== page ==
Debris From Russian Meteor Explosion Wrapped the Globe, Lasted for Months
When a meteor weighing some 11,000 metric tons exploded over Russia earlier this year, much of the remaining debris fell to the ground -- but not all. Ultimately, some 100 tons of dust from the meteor, or bolide, became locked in the atmosphere, offering NASA officials an unprecedented opportunity to observe as this material went on to create a thin but cohesive dust belt in the stratosphere.
"We wanted to know if our satellite could detect the meteor dust," said atmospheric scientist Nick Gorkavyi of NASA's Goddard Space Flight Center in Greenbelt, Md. "Indeed, we saw the formation of a new dust belt in Earth's stratosphere, and achieved the first space-based observation of the long-term evolution of a bolide plume."
Gorkavyi and his colleagues took notes as less than four hours after the meteor exploded, the Ozone Mapping Profiling Suite instrument's Limb Profiler on the NASA-NOAA Suomi National Polar-orbiting Partnership satellite detected a plume of debris at an altitude of about 25 miles moving east at about 190 mph.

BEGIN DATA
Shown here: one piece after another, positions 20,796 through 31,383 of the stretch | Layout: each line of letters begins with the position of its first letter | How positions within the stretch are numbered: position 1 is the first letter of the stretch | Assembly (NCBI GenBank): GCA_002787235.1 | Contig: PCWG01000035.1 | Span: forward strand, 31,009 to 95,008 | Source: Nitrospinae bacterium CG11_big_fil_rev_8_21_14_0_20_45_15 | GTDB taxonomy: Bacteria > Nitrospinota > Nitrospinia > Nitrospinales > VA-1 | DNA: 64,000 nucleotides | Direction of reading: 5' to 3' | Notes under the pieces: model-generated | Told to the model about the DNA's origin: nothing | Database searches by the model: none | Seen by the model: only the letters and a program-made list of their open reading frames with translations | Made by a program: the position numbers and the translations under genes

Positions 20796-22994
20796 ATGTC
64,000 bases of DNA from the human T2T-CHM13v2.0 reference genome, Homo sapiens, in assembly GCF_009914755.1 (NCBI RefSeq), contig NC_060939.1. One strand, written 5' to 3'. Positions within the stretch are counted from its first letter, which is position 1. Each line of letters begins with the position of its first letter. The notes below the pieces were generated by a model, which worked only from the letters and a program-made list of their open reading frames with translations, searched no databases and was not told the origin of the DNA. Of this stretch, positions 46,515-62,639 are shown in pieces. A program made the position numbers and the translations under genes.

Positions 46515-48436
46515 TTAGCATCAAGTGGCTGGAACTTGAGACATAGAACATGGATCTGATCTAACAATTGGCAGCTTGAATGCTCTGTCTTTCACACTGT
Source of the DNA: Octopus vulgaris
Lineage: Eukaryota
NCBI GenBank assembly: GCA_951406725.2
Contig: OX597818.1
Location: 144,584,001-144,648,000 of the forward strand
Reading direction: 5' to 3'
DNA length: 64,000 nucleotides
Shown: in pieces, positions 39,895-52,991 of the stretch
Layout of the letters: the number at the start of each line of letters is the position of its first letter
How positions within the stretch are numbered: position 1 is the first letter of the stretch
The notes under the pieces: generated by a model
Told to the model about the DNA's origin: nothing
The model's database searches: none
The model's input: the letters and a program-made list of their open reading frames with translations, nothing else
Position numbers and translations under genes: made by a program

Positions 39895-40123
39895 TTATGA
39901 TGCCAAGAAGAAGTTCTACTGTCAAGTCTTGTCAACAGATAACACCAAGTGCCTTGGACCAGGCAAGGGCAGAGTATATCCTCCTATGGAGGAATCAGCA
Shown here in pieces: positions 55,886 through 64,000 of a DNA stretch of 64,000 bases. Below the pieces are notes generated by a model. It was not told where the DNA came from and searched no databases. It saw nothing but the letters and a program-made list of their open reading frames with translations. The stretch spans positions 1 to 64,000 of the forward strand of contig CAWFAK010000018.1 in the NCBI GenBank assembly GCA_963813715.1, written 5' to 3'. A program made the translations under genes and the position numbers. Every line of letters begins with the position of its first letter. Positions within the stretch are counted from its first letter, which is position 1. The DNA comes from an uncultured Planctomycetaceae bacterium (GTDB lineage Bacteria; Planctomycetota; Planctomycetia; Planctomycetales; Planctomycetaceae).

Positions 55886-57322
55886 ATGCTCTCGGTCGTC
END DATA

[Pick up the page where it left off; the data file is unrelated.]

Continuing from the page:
They then watched a day later as the satellite observed the plume continuing its eastward trek, reaching the Aleutian Islands. The researchers noted that, consistent with wind speed variations at the different altitudes, heavier particles began to drop in terms of speed and altitude while their smaller counterparts skipped along above them at higher speeds.
Within four days, the higher portion of the plume had made its way all the way around the globe, arriving where it started in the city of Chelyabinsk. Three months later, the cloud was still detectable.
Ultimately, the researchers stress that, though detectable, the particles are small and sparse, posing no real environmental threat, especially in light of the tens of metric tons of small space material dropped on Earth every day.
More significant, they say, are the new studies in high-altitude atmospheric physics made available now that satellite technology is capable of precisely measuring tiny atmospheric particles. Previously, scientists knew that debris from an exploded meteor could make it high into the atmosphere. However, "in the space age, with all of this technology, we can achieve a very different level of understanding of injection and evolution of meteor dust in atmosphere," Gorkavyi said.
"Of course," he admits, " the Chelyabinsk bolide is much smaller than the 'dinosaurs killer,' and this is good: We have the unique opportunity to safely study a potentially very dangerous type of event."